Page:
There isn’t actually much room for competition—if it only takes a few tens of bits to specify the consequentialist part of the mixture, then any competitor needs to be at least that simple.
Any competitor is also going to have to make the anthropic update; the mass of q within q‘ is small enough that you simply can’t realistically compete with the consequentialists without making the full anthropic update.
Making the anthropic update basically requires encoding the prior p inside a particular component of the prior. Typically the complexity of specifying the prior p within p is going to be way larger than the difficulty of specifying consequentialism.
Obviously there are some universal priors in which this is easier (see the section on “naturalized induction” below). But if we just chose a simple computational model, it isn’t easy to specify the model within itself. (Even ‘simple’ meta-interpreters are way more complicated than the simplest universes that can be written in the same language.)
So I can’t rule out the possibility of other competitors, but I certainly can’t imagine what they would look like, and for most priors p I suspect that this isn’t possible.
The universal prior is really weird
I would stay away from it unless you understand what you are getting.
A prior that focuses on fast computations will probably be less obscenely weird. To the extent that machine learning approximates anything like the universal prior, it does incorporate this kind of runtime constraints. (Though I think there is a lot of room for weirdness here.)
Fortunately, it’s hard to build things in the real world that actually depend on the universal prior, so we have limited ability to shoot ourselves in the foot.
But if you start building an AI that actually uses the universal prior, and is able to reason about it abstractly and intelligently, you should probably be aware that some day some super weird stuff might happen.
In some sense this argument suggests that the universal prior is “wrong.” Obviously it is still universal, and so it is within a constant multiplicative factor of any other prior. But it seems like we could define a much nicer prior, which wasn’t dominated by this kind of pathological/skeptical hypothesis.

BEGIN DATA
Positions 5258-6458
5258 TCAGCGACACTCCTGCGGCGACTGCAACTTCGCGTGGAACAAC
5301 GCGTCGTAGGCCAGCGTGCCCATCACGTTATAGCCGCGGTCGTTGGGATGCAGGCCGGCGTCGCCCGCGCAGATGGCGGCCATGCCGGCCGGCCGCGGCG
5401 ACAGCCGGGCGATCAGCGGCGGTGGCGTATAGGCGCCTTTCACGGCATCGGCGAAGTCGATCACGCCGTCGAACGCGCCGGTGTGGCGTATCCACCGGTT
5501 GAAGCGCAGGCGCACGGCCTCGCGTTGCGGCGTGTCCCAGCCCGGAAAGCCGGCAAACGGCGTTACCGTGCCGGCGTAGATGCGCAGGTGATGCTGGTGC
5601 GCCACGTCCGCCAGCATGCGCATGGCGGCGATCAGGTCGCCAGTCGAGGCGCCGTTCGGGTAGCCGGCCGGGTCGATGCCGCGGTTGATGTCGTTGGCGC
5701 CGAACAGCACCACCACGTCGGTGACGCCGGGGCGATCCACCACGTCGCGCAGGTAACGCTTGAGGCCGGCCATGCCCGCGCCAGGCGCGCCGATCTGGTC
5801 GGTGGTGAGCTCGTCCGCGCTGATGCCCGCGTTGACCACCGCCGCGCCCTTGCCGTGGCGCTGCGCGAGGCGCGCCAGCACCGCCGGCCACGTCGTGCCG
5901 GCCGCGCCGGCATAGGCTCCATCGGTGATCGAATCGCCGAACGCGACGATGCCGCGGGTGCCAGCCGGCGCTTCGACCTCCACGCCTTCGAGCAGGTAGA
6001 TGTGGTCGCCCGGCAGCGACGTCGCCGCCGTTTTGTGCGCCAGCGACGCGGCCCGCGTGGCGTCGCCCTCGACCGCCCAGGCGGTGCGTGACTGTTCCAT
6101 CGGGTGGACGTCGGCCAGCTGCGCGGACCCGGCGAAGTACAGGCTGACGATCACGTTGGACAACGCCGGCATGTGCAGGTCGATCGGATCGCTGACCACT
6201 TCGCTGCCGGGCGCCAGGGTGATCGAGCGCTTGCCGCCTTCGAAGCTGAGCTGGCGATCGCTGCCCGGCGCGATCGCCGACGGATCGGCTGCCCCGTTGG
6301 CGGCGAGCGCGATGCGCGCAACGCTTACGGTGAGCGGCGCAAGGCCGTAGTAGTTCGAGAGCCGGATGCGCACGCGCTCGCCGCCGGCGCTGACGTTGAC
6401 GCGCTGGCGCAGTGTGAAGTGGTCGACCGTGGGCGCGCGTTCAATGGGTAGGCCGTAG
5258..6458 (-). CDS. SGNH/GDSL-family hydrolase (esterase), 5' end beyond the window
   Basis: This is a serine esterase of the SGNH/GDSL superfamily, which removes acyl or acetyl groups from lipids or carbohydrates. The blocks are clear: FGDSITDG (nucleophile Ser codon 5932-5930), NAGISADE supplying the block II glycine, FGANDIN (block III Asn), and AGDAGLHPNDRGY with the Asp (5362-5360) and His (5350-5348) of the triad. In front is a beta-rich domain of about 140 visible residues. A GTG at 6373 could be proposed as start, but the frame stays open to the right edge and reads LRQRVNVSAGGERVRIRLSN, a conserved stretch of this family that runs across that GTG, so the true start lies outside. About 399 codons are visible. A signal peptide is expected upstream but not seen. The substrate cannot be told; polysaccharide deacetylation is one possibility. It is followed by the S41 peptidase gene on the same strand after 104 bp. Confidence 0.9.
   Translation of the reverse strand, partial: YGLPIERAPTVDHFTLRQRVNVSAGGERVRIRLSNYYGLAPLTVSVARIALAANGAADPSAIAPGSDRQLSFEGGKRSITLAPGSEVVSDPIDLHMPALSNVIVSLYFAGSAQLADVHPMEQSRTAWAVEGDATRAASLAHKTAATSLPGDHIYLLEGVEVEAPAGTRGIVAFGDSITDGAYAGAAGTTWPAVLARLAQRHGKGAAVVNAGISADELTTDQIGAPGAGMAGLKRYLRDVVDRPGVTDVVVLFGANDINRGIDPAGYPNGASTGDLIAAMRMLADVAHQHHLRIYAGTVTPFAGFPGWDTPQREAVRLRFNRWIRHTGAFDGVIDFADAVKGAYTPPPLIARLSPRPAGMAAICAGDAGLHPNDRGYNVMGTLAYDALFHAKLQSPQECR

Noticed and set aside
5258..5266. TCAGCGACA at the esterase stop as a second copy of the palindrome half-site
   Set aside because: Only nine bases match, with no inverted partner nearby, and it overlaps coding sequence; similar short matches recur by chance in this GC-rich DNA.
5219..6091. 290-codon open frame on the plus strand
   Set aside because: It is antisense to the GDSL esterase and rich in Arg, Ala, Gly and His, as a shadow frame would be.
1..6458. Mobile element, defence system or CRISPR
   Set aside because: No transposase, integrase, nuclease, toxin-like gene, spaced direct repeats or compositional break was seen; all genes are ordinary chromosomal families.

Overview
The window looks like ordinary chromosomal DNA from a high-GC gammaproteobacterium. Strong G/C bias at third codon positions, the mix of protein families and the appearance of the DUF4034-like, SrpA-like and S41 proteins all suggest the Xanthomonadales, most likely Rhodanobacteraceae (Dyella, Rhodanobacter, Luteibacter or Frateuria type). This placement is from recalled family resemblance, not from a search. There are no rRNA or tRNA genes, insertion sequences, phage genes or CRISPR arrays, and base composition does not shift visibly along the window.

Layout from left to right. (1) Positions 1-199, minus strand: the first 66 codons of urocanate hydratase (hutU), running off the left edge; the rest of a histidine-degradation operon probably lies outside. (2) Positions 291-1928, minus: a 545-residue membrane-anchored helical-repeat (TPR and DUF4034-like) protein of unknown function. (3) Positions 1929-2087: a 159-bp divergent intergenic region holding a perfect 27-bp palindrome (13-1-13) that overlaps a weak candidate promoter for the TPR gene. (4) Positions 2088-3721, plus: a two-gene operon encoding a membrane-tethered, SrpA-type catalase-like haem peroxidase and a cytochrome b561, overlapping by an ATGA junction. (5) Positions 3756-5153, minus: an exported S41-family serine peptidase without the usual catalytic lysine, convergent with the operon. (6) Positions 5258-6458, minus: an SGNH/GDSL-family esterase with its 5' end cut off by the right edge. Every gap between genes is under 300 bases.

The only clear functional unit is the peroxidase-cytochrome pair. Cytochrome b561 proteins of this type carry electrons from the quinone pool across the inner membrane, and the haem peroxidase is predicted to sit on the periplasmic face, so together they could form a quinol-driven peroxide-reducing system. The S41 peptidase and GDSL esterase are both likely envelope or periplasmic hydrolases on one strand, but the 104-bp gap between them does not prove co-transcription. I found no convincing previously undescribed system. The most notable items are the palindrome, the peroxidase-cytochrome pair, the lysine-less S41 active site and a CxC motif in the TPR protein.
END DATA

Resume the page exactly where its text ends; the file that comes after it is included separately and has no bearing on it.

In order to do that, we want to make the “anthropic update” as part of the prior itself, so that this isn’t advantaging the consequentialists. The resulting model would still be universal, but could have much better-behaved conditional probabilities. Ideally it could be benign, unlike the universal prior.
Intuitively, we want a distribution P that is something like “The universal prior over sequences, conditioned on the fact that the sequence is being fed to an inductor using prior P.”
I believe this problem was introduced by Eliezer at MIRI (probably back when it was the Singularity Institute); they now talk about it as one component of “naturalized induction.”
Things unfortunately get more complicated when we start thinking about influence—we don’t just want to condition on the fact that the sequence is being fed to a universal inductor, we also want to condition on the fact that it is being used to make an important decision. (Otherwise the consequentialists will still be able to assign higher probability than us to the sequences that underlie important decisions, e.g. decisions early in history or at critical moments.) Once we need to think about influence, I no longer feel quite as optimistic about the feasibility of the project.
The most obvious way to avoid this problem is to use a broad mixture over universes to define our preferences and then to use a decision procedure like UDT that doesn’t have to explicitly condition on observations, totally throwing out the universal prior over sequences.
Nick Bostrom has proposed that a desperate civilization which was unable to precisely formalize its goals might throw a “hail mary,” building an AI that does the same kind of thing that other civilizations choose to do.
If we believe the argument in this post, then throwing such a hail mary may be easier than it looks. For example, you could define a utility function by simply conditioning the universal prior on a bunch of data, then seeing what it predicts will come next (and perhaps conditioning on the result being a well-formed utility function).